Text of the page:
Windows 10 How to make File Explorer open in ‘This PC’ view

I’ve been playing further with Windows 10 and working on little tricks to get it working how we want it. Many people have been complaining that they now have to click on ‘This PC’ to access network drives etc. So I decided to find a way to make File Explorer open with ‘This PC’ as the default view. Luckily I didn’t have to look to far until I came across this great blog post.

http://libsyn.net/how-to-open-file-explorer-to-this-pc-by-default-in-windows-10/

I have used method 3 with a replace command for a user registry setting in the Domain Group Policy. Now when ever users logon this policy is set and the registry is altered to make File Explorer open in ‘This PC’ view by default. More happy customers and another job ticked off the list!

Managing Google Chrome via Group Policy and creating a Chromebook style Windows Laptop

Over the last few days I’ve been working at turning an old laptop into a Chromebook style laptop. Obviously its not a 100% chrome OS but I feel I’ve managed to achieve the best of both worlds. So here is a brief description of what I’ve done.

First I installed a fresh copy of Windows 8.1 onto the laptop and connected it up to my Domain. I then put the laptop into a new org unit on my Domain for testing and created a new group policy object in the org unit. Before I can use the group policy with Chrome I had to install the Chrome group policy templates. These are available from the site below along with a list, description and examples of all the policies you can set.

https://www.chromium.org/administrators/policy-list-3

After I’d installed the policies I opened up the group policy and set up the computer configuration to install Chrome via MSI (available here) and then setup my computer policy. How you set the policy depends on how you want it to work but I included things like

  • start up pages
  • enforcing safe modes
  • preventing developer tools
  • setting Ephemeral profile (forces chrome to log out on browser close)
  • hiding the web store
  • preventing incognito mode
  • restrict chrome to only my google apps domain users
  • forcing extension installs (more help on gathering update url for this here)

I then created a new user and a group policy for the user where I set the user configuration to lock down the windows laptop including preventing access to control panel, locking taskbars etc.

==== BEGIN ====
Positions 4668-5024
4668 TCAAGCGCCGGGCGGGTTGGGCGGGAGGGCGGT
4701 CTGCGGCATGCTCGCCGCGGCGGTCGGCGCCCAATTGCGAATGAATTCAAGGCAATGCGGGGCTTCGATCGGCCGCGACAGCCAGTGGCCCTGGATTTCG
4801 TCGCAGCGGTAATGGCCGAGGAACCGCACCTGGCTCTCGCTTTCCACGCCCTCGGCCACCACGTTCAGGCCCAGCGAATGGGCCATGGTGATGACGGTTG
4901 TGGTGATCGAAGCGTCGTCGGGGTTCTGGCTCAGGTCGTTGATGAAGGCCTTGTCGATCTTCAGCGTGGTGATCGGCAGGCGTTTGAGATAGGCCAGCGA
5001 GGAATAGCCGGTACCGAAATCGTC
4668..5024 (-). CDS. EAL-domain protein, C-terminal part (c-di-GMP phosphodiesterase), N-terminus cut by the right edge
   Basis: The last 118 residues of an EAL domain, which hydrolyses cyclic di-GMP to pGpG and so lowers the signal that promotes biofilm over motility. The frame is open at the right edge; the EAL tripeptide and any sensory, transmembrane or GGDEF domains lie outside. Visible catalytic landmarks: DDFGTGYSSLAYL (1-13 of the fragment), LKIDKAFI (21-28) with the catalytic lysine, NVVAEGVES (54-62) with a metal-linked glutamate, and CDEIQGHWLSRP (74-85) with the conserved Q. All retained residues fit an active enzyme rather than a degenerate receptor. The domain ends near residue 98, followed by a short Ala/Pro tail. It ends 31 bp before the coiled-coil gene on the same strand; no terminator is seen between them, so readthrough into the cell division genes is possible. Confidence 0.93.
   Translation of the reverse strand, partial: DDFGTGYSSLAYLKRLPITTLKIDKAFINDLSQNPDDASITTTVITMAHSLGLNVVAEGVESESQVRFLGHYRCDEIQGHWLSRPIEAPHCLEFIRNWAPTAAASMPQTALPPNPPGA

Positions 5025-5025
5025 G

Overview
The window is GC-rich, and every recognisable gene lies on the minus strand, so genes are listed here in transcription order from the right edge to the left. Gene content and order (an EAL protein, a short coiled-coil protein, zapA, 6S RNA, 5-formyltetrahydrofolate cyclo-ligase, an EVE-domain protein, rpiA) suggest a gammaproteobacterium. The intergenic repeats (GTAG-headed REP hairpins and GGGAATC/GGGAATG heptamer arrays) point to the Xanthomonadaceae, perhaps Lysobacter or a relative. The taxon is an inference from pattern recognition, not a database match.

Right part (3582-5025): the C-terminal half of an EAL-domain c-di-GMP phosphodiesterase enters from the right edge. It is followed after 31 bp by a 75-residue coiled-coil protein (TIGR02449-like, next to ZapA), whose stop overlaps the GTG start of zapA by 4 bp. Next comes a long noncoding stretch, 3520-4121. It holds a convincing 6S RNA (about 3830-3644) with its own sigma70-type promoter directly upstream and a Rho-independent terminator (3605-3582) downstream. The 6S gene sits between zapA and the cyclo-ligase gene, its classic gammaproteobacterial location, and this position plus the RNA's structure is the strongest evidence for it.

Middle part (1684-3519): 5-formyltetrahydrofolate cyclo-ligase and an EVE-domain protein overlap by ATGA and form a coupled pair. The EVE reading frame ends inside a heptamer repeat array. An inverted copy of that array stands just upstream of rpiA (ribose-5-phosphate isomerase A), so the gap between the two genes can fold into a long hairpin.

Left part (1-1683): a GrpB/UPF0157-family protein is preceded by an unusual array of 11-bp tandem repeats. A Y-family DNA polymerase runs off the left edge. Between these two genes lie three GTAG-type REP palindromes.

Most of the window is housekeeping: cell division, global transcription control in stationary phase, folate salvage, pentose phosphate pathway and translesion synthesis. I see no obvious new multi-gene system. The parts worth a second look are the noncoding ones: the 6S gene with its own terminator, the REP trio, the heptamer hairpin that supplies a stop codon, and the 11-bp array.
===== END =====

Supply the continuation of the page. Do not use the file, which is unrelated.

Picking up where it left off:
Finally I setup the laptop to auto logon as the new domain user and told chrome to automatically start on logon.

Now I have a laptop which is locked down, loads up quickly, auto loads chrome, sets chrome restrictions and then when a user has finished using Chrome they are auto logged out upon browser close. This can also be further enhanced by using Google Apps and setting the Chrome User Settings for different org units within your Google Apps Domain. Then each user will receive their own apps upon logon to chrome and access to their own Drive, Email etc etc.

Although this is only a brief explanation I hope it gives you an idea and points you in the direction of turning old laptops into chromebook style machines in your environment.

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Simple Guide to Installing Microsoft Office 2013 via Group Policy (GPO)

Today I decided to update our Office from 2010 to 2013. Rather than going round lots of computers to install it though I decided to do a quick ‘Google’ to find a script and I came across this fab site so I thought I’d share it. Enjoy

Deploy Office 2013 with GPO – the simple way

Sysvol not replicating across domain controllers causing group policy to fail. How to fix it.

Today I had a strange issue. My sysvol was not being replicated across all of my Domain Controllers and this was causing Group Policy issues.

My first clue to the problem was that some computers where not applying the group policy settings. I drilled down into the event viewer for these machines and found that I was getting errors with certain policies and files not being found. I checked the main domain controller and everything was there. Strange I thought. So I then checked the other Domain controllers to find that the policies had not arrived in the sysvol folder. So the next step was to run dcdiag in an elevated command prompt. It returned an error with the File Replication Services or FRSEvent error. Event viewer on this domain controller was my next step to have a look at the file replication services log and in there I found an issue with it being replicated. I tried restarting a few services like DNS, net Logon and file replication but still no joy.

So the next step was to check the main domain controller and make sure it was allowing the other controller access. First I ran dcdiag and everything was clear, then I checked the event viewer for the file replication services. Here I found a new error referencing the JRNL_WRAP_ERROR. I googled this to find out this is in fact an outdated message and the steps to fix this have changed. Basically I had to restart the service in a recovery mode. To do this I needed to change a registry setting located here.

HKLM/System/CurrentControlSet/services/NtFrs/Parameters/Backup\Restore/Process at Statup

I needed to change the BurFlags key to D4. I then restarted the service and everything rebuilt, the other domain controllers connected and everything was happy again.

For more information check out this Microsoft Support Article.
support.microsoft.com/KB/290762